Strong EU-California Relations Help Strengthen Both Economies

California is the farthest state away from Europe geographically, yet the closest in terms of values, a European Union (EU) representative told a California Chamber of Commerce breakfast gathering last week.

The speaker at the December 8 breakfast of the CalChamber Council for International Trade (CCIT) was Gerard de Graaf, Head of the EU Office in San Francisco and senior envoy for digital to the U.S.

de Graaf was among the 15 San Francisco area diplomatic representatives of California’s top trading partners who joined the CalChamber Board of Directors for dinner on Thursday, December 7. Also represented at the dinner were Canada, Japan, Taiwan, Germany, India, Singapore, the United Kingdom, France, Ireland, Italy, Switzerland, Spain, Chile and Ukraine.

Gerard de Graaf,
Gerard de Graaf, Head of the EU Office in San Francisco

Breakfast Remarks

de Graaf, who has worked more than 30 years in the European Commission across a wide range of policy areas, told his breakfast audience that he can’t remember a time when there wasn’t a crisis in the EU. But today, it’s as if Europe has “pulled 10 short straws.”

The multiple current crises, he commented, include the Russia-Ukraine war, the serious economic situation and high inflation, climate change, energy dependency and costs to consumers, loss of biodiversity, the spread of disinformation and challenges to democracy, health/recovery from the COVID pandemic, and high immigration flows into the EU.

As a result of the multiple crises it faces, Europe has never been more united, de Graaf declared. Although the situation in Europe is challenging, he said, “it’s not a mess…Europe is rising to the occasion.”

Jennifer Haley, Gerard de Graaf, Sima Patel, Susanne T. Stirling
(From left) Jennifer Haley, Kern Energy, outgoing chair, CalChamber Council for International Trade; Gerard de Graaf, Head of the EU Office in San Francisco; Sima Patel, Ridgemont Hospitality, incoming chair, CCIT; Susanne T. Stirling, CalChamber.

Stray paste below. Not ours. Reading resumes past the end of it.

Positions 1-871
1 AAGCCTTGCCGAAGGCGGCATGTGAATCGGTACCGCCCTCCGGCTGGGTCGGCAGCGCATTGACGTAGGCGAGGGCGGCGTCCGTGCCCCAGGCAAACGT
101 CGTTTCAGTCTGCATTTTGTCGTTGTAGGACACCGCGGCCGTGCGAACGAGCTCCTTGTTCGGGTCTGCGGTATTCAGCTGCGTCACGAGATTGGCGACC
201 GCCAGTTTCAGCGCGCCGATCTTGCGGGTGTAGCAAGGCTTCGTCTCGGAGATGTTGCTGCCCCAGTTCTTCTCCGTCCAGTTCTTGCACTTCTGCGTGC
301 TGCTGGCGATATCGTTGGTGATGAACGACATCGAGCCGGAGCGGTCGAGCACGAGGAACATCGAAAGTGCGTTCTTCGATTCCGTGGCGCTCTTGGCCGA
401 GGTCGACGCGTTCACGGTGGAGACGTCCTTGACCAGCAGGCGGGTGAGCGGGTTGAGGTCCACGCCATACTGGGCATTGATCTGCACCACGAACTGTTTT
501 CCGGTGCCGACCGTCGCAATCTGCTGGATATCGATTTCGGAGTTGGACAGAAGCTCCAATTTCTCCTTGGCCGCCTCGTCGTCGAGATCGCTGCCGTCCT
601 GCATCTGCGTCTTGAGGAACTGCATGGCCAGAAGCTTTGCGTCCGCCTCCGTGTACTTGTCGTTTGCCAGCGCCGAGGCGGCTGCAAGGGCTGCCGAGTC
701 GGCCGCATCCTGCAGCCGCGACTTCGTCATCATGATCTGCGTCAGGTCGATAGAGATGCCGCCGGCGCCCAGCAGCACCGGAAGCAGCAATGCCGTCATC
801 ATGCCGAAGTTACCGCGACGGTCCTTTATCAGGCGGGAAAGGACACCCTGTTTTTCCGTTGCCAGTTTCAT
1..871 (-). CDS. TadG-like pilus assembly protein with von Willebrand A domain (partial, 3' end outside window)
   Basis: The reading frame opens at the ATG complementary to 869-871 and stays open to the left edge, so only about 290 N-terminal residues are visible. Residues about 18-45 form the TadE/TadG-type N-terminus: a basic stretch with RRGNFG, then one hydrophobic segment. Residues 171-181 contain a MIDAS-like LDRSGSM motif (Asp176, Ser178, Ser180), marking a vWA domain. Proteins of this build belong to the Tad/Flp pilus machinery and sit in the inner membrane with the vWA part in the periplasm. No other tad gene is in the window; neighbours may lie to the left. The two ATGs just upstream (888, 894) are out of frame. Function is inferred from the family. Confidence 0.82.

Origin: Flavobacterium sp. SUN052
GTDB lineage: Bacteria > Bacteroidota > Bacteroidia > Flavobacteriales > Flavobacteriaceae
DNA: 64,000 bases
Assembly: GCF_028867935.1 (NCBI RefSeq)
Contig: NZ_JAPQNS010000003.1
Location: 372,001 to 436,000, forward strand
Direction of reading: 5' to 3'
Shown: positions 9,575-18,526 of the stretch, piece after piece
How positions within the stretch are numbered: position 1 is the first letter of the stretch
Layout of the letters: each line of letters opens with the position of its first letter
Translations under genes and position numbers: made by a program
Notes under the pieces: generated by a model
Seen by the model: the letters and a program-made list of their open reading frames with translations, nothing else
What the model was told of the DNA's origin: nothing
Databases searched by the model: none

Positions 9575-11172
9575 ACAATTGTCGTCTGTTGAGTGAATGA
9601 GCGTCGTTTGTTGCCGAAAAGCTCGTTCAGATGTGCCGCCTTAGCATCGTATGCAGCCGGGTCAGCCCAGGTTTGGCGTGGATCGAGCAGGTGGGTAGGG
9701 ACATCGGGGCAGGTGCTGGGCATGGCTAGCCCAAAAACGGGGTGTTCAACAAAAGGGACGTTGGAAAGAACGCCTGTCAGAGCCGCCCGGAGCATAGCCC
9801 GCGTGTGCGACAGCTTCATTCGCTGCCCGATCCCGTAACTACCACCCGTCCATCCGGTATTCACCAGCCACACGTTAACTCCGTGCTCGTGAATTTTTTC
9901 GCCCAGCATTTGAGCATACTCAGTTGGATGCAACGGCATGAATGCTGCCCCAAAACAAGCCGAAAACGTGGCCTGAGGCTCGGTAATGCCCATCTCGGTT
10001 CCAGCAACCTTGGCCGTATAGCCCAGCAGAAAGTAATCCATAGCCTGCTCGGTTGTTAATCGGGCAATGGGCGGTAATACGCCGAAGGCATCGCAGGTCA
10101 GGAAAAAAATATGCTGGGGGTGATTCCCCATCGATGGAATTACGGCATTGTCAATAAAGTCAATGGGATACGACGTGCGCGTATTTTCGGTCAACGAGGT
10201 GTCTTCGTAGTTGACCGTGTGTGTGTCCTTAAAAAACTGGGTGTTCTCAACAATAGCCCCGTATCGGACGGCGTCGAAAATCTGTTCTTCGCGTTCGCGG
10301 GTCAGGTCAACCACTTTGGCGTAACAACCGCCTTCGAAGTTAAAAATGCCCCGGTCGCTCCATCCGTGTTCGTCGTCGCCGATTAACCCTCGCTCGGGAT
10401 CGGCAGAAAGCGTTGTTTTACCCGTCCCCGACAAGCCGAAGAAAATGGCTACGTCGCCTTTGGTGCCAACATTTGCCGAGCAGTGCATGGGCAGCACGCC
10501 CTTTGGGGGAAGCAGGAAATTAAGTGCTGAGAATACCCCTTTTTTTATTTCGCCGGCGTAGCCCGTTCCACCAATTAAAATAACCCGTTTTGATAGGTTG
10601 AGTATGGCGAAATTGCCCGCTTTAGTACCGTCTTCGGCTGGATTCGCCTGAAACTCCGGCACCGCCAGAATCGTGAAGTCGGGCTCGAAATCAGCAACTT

European Response

He provided positive examples of how Europe is dealing with the multiple crises. The Pew Research Center found in its latest survey that 66% of Europeans approve of what the EU is doing.

The EU did relatively well in handling the pandemic, he said.

Moreover, when it comes to energy, the statistics show how far Europe has come from just a year ago, when some 45% of European total gas imports came from Russia, before the Russia-Ukraine war precipitated an energy crisis.

Residents responded to requests to lower their thermostats, yielding energy savings of 20%, with the Eiffel Tower going dark as the most visible example of the community effort. In just three months, a supply of U.S. liquid natural gas was provided via floating energy installations on boats coming to Germany and elsewhere in Europe.

Moreover, there has been an “explosion” in renewable energy, both solar and wind. Renewables now account for 22% of the EU energy mix — including 42% of electricity generation (more than 70% in five EU countries). Energy from solar sources has doubled since 2018 and will triple in the next four years.

People see that the EU is not avoiding these difficult problems and appreciate the government’s determination to take the bull by the horns, de Graaf observed.

Technology is another strong area, he noted, citing that some 150 EU “unicorn” startup companies have been created in the last two years alone. “There is a wind of change in Europe,” he said. “Europe is on the move.”

Staff Contact: Susanne T. Stirling